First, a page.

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Texas Local Property Tax - The Basics
Path of a Property Tax Dollar
1. You pay your property taxes to the local tax collector.
2. The tax collector distributes funds to schools, cities and other local governments.
3. Local governments spend funds on: Schools, Roads, Hospitals, Fire Departments, & Other Programs
The Texas local property tax is just that — a local tax, assessed locally, collected locally and used locally.
More than 3,700 local governments in Texas — school districts, cities, counties and various special districts collect and spend these taxes.
Several types of local governments may tax your property. Texas counties and local school districts tax all nonexempt property within their jurisdictions. You also may pay property taxes to a city and to special districts such as hospital, junior college or water districts.
The governing body of each of these local governments determines the amount of property taxes it wants to raise and sets its own tax rate. Most, but not all, local governments other than counties contract with their county’s tax assessor-collector to collect the tax on their behalf.
Where Does the Money Go?
The local property tax is the largest single funding source for community services. State government receives no benefit from these local taxes. Your local property taxes help to pay for your public schools, city streets, county roads, police departments, fire protection and many other vital programs.
What is the State’s Role?
Texas has no state property tax. The Legislature has authorized local governments to collect the tax. The state does not set the tax rates, collect the taxes or settle disputes between you and your local governments.
The Comptroller’s role in property taxation is primarily limited to advisory and monitoring services provided by the Comptroller’s Property Tax Division (PTD).
Most importantly, PTD conducts an annual Property Value Study for each school district in the state, to measure whether their appraisal districts are appraising property at market value and thus ensure appropriate school funding. The Comptroller’s study, however, does not directly affect local values or tax collections.
Who Does What?
Your local property tax system has several main components.
Property Tax Process
|County Appraisal District (CAD)
||Appraises the value of your property each year.
|Appraisal Review Board
||A board of local citizens, appointed by the county appraisal district’s board of directors, that settles disagreements between you and the appraisal district about your property’s taxability and value.
|Local taxing units
||Set budgets and property tax rates.
|County Tax Assessor-Collector
||In many counties, local governments contract with this official to collect all property taxes due in that county. The assessor-collector then transfers the appropriate amounts to each government. Although some taxing units may contract with an appraisal district to collect their taxes, the appraisal district does not levy a property tax.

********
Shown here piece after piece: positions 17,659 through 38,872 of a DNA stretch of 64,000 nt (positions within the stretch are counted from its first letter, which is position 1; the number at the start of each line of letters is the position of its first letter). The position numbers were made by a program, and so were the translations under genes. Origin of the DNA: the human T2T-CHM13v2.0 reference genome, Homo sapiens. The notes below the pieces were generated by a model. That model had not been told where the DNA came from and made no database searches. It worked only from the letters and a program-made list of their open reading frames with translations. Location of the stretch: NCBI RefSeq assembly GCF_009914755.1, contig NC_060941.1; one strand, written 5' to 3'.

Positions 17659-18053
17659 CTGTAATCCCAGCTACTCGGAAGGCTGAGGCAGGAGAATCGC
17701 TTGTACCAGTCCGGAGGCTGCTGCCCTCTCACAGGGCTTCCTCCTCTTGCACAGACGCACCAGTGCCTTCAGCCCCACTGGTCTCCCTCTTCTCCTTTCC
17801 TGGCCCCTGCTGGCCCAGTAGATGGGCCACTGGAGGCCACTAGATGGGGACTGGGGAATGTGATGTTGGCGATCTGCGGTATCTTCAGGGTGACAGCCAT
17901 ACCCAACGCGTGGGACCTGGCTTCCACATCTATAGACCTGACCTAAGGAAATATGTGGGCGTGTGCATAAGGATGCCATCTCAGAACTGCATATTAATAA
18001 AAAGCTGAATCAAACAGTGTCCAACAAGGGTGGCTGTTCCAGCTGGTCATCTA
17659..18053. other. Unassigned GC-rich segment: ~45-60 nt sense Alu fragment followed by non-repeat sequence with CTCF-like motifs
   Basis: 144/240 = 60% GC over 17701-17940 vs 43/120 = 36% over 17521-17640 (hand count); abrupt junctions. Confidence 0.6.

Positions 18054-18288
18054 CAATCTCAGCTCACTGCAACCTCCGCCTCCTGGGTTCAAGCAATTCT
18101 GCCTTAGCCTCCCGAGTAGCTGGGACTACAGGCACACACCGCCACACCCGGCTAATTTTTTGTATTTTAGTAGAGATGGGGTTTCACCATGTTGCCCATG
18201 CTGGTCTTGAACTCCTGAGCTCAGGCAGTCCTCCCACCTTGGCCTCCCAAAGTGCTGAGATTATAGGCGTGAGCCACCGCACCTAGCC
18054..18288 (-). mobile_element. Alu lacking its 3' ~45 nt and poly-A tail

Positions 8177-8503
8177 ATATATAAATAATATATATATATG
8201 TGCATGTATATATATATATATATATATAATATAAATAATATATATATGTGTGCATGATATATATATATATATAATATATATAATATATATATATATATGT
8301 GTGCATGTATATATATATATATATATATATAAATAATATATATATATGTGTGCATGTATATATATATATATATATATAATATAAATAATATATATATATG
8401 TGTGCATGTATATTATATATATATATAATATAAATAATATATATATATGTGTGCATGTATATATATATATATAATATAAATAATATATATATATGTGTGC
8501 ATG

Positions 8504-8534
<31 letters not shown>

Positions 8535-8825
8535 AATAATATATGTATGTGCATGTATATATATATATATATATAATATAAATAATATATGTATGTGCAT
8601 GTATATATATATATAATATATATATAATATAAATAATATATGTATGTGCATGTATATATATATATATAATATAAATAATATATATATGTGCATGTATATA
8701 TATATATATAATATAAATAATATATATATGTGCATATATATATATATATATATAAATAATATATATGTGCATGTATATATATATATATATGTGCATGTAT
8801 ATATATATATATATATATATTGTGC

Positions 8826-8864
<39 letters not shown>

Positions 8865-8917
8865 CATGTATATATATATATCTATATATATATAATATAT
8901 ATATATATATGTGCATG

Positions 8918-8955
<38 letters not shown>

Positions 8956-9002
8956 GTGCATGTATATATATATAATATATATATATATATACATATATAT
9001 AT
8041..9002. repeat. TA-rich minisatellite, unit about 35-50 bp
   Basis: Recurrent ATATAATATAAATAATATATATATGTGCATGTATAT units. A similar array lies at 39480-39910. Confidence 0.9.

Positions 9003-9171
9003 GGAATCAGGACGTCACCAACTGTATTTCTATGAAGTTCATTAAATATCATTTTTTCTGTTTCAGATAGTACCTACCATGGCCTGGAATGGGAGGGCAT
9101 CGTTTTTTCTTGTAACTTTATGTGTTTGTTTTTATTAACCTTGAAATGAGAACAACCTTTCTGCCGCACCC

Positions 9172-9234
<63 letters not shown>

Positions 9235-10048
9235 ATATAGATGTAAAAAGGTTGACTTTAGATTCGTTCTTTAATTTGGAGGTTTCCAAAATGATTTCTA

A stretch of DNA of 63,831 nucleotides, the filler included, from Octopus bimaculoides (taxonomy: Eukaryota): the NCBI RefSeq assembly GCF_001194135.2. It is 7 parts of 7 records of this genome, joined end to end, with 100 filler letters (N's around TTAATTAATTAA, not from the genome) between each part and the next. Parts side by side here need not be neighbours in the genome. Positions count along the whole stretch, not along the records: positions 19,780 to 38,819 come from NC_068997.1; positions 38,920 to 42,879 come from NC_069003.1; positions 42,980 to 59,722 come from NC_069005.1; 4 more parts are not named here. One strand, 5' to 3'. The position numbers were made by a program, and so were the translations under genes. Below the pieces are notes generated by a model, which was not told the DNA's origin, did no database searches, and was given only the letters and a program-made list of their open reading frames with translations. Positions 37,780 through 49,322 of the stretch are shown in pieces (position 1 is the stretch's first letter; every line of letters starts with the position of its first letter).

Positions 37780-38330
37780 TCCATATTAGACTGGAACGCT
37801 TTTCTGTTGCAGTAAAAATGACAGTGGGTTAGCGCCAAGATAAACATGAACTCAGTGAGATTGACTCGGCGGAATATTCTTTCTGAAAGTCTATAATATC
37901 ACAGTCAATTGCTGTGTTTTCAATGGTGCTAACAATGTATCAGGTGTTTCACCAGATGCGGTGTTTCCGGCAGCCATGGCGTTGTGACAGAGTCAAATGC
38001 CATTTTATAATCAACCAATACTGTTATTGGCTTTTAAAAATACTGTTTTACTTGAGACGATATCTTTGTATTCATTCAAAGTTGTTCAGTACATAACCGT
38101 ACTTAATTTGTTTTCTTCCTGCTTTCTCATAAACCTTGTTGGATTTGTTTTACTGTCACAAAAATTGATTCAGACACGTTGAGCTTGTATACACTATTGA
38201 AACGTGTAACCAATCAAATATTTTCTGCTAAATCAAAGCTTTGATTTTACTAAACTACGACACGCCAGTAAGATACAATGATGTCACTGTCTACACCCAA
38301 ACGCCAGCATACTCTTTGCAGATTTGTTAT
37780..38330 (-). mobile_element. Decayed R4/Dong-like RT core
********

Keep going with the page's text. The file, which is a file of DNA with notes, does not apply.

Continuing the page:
When Do They Do It?
The property tax process for each tax year includes a series of steps, as follows:
Brief Property Tax Calendar
||CADs are required to appraise property at its value on this date. A lien attaches to each taxable property to ensure property tax payment.
|January 1 - April 30
||CAD completes appraisals and processes applications for exemptions.
||Taxes due to local taxing units (or county tax assessor-collector, if acting on their behalf).
||Local taxing units begin charging penalty and interest for unpaid tax bills.
|April - May
||Appraisal districts send notices of appraised value.
||Appraisal review board begins hearing protests from property owners.
||Local taxing units may impose additional penalties for legal costs related to collecting unpaid taxes.
|August - September
||Local taxing units adopt tax rates.
||Local taxing units (or county tax assessor-collector, acting on their behalf) send tax bills to property owners.
What Does the Texas Constitution Say?
The Texas Constitution sets out five basic rules for property taxes in our state:
1. Taxation must be equal and uniform. No single property or type of property should pay more than its fair share. The property taxes you pay are based on the value of property you own. If, for instance, your property is worth half as much as the property owned by your neighbor (after any exemptions that apply), your tax bill should be one-half of your neighbor’s. This means that uniform appraisal is very important.
2. Generally, all property must be taxed based on its current market value. That’s the price it would sell for when both buyer and seller seek the best price and neither is under pressure to buy or sell. The Texas Constitution provides certain exceptions to this rule, such as the use of “productivity values” for agricultural and timberland. This means that the land is taxed based on the value of what it produces, such as crops and livestock, rather than its sale value. This lowers the tax bill for such land.
3. Each property in a county must have a single appraised value. This means that the various local governments to which you pay property taxes cannot assign different values to your property; all must use the same value. This is guaranteed by the use of county appraisal districts.
4. All property is taxable unless federal or state law exempts it from the tax. These exemptions may exclude all or part of your property’s value from taxation.
5. Property owners have a right to reasonable notice of increases in their appraised property value.